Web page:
A rendering of the Golden Valley Business Center. Developer United Properties hopes to construct the two-building complex at 6300 Olson Memorial Highway, formerly occupied by Optum Health.

The Golden Valley City Council agreed 4-1 Dec. 7 to expand how a property between Douglas Drive and the Golden Valley Country Club can be used. The property currently contains a vacant office building formerly occupied by Optum Health, but pending Met Council approval, will next be utilized for light industrial uses.

The vote is the first in a series needed by developer United Properties to raze the current building and construct a new business center in its place.

If approved, work is expected to begin in the summer or fall of 2022.

The two buildings that would make up the business center would total 399,000 square feet, and would feature higher, warehouse-style ceilings and access for large vehicles. The current building’s 304,000 square feet is divided into offices and a data center. The property’s 1,300-space parking lot would also be removed to make way for the buildings.

At the meeting, a representative of the investment group that owned the property Alan Green explained why the group wanted to change from an “office” land use to “light industrial.”

“We really believe the market has spoken,” Greene said. “The greatest demand for this site today is an industrial use with a new building, new configuration.”

The land use change is expected to entice tenants that need accommodations for research and development, light manufacturing and warehouse uses. United Properties previously wrote to the city that demand for office space continued to trend downward, but the demand for industrial uses was up in an effort to avoid the ongoing supply chain issues sparked by the pandemic.

Request for residential

Mayor Shep Harris voted against the measure, saying he would prefer to work with the developer to consider housing on the site instead. Harris said the property had the potential to be a “gateway” to the city’s downtown.

“Things have changed in the past three to five years in terms of what opportunities could happen there,” Harris said.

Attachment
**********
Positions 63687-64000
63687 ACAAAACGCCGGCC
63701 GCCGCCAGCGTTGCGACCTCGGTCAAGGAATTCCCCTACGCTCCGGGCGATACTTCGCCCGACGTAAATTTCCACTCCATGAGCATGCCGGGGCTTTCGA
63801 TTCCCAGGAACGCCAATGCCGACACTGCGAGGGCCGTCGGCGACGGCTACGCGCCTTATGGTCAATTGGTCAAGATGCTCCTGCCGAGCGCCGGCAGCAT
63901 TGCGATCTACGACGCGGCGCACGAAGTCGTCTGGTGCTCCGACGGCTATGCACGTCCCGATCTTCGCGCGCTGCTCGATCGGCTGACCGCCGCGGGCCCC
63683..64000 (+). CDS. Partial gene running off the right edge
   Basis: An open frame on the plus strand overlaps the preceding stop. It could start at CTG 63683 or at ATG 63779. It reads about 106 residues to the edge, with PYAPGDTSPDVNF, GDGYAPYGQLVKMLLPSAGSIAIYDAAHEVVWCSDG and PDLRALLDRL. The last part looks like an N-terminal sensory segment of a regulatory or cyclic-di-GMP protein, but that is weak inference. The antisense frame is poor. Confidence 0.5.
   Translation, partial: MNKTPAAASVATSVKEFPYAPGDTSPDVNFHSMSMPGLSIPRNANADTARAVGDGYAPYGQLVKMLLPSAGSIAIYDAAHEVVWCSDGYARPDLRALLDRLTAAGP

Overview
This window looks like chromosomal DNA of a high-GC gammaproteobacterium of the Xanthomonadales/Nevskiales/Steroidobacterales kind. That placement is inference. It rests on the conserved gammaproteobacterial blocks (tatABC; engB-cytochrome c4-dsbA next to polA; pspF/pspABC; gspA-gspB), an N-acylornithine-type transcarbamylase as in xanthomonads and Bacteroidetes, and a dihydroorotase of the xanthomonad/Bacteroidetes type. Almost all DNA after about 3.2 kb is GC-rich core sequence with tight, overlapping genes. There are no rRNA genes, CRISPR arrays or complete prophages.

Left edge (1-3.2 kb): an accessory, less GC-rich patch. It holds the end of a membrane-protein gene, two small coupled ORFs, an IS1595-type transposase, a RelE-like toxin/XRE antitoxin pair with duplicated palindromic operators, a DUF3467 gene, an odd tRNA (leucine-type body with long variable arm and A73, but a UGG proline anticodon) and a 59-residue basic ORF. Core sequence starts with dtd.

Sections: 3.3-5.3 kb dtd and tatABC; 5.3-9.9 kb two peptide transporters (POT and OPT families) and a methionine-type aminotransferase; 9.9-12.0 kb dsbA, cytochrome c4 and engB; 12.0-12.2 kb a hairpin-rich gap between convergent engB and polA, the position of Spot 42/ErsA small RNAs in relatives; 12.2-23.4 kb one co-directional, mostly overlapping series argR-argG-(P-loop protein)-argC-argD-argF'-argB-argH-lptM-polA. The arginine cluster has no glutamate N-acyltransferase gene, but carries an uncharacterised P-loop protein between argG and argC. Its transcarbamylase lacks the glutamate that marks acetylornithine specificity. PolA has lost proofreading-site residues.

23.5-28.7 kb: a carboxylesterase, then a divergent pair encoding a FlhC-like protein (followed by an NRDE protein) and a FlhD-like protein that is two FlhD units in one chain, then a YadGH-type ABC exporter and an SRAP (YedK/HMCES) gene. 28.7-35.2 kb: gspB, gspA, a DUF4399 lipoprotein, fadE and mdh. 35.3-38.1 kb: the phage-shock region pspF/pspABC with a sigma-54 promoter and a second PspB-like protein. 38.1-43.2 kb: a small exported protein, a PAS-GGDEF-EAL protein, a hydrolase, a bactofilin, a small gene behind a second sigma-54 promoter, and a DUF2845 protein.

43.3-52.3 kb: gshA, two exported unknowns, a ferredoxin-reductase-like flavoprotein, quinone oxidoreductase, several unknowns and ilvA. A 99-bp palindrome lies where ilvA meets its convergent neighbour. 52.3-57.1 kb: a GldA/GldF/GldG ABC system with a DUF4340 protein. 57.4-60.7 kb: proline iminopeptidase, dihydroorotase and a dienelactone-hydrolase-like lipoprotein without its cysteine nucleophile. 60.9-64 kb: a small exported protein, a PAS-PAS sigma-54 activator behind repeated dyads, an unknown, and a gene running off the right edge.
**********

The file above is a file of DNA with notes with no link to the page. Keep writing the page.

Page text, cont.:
The Golden Valley Planning Commission recommended the project on a 3-2 vote to the council. Those that voted against also appeared to support other zoning possibilities.

In his comments, Green said pursuing housing on the property had been an initial consideration, but city staff at the time had discouraged the idea, as it was not in line with long-term planning.

Councilmember Gillian Rosenquist also echoed some of Harris’ concerns, and asked whether the new use could be disruptive to nearby residents. Connor McCarthy, a representative for United Properties, said in his experience, business parks of this type had “minimal noise.”

Councilmembers Maurice Harris and Larry Fonnest supported the proposal.

“I love this idea,” said Maurice Harris. He said the potential for Golden Valley to receive a bus rapid transit line in the future could bolster the business center’s appeal.

Fonnest said the center was “a good fit” for Golden Valley that would “keep our economic engines turning long into the future.”

Country Club rep speaks

Another component of the proposal is a possible connection between Douglas and Country Club drives. According to city documents, the city plans to require the developer to dedicate land in the middle of the site to “accommodate a future public right-of-way” of the two roads.

At the meeting, Tom Conlon, a country club board member, reiterated the club’s support for redevelopment, but not for any road changes.

“That parcel next to our golf club is an important parcel in this city, we understand that,” Conlon said. “A road directly to the middle of our practice facility is a real problem for us. If that road were ever to be built, it would almost assure the demise of our club.”

The proposed land use change will next seek endorsement from the Metropolitan Council.

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